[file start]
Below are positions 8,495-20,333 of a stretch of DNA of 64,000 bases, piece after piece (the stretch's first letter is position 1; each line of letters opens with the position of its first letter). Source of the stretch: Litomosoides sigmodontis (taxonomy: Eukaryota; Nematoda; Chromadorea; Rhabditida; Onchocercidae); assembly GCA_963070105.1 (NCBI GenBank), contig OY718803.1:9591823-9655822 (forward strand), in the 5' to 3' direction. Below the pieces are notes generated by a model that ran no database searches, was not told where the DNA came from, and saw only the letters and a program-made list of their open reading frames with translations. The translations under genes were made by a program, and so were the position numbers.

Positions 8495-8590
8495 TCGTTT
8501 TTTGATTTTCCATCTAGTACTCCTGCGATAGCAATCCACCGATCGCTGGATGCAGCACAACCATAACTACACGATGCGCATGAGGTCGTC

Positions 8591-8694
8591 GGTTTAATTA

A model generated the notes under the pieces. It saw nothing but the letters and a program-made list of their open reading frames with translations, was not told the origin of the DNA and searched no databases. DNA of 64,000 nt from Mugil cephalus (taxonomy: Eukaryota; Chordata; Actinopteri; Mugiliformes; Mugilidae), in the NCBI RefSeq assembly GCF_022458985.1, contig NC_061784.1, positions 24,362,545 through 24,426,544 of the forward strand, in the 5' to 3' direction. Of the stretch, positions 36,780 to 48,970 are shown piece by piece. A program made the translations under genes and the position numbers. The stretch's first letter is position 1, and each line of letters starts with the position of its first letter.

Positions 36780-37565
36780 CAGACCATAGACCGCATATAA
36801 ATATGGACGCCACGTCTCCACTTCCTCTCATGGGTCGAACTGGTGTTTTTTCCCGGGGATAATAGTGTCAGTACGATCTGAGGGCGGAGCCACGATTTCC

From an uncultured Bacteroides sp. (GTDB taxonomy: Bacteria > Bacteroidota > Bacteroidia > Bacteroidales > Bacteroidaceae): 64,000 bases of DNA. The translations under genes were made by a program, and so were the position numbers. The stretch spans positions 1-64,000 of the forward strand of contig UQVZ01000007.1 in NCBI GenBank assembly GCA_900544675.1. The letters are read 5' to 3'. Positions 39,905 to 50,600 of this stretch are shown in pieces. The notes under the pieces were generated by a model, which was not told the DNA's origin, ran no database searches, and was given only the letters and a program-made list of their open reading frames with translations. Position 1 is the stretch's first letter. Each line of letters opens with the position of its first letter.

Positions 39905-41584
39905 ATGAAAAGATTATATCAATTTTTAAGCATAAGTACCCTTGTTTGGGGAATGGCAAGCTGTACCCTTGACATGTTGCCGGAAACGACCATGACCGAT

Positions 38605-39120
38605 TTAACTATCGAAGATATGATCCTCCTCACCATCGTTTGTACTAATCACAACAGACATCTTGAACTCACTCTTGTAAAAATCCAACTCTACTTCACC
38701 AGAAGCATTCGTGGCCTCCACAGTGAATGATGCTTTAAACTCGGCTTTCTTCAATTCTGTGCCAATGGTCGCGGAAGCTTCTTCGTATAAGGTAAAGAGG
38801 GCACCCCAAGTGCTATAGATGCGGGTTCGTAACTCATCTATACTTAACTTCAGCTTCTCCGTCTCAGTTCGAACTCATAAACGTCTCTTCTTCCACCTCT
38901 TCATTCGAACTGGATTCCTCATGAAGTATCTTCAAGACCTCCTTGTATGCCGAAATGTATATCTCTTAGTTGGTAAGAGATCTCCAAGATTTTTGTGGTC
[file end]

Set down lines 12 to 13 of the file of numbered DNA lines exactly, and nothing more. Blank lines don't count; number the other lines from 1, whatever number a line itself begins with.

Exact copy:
Positions 39905-41584
39905 ATGAAAAGATTATATCAATTTTTAAGCATAAGTACCCTTGTTTGGGGAATGGCAAGCTGTACCCTTGACATGTTGCCGGAAACGACCATGACCGAT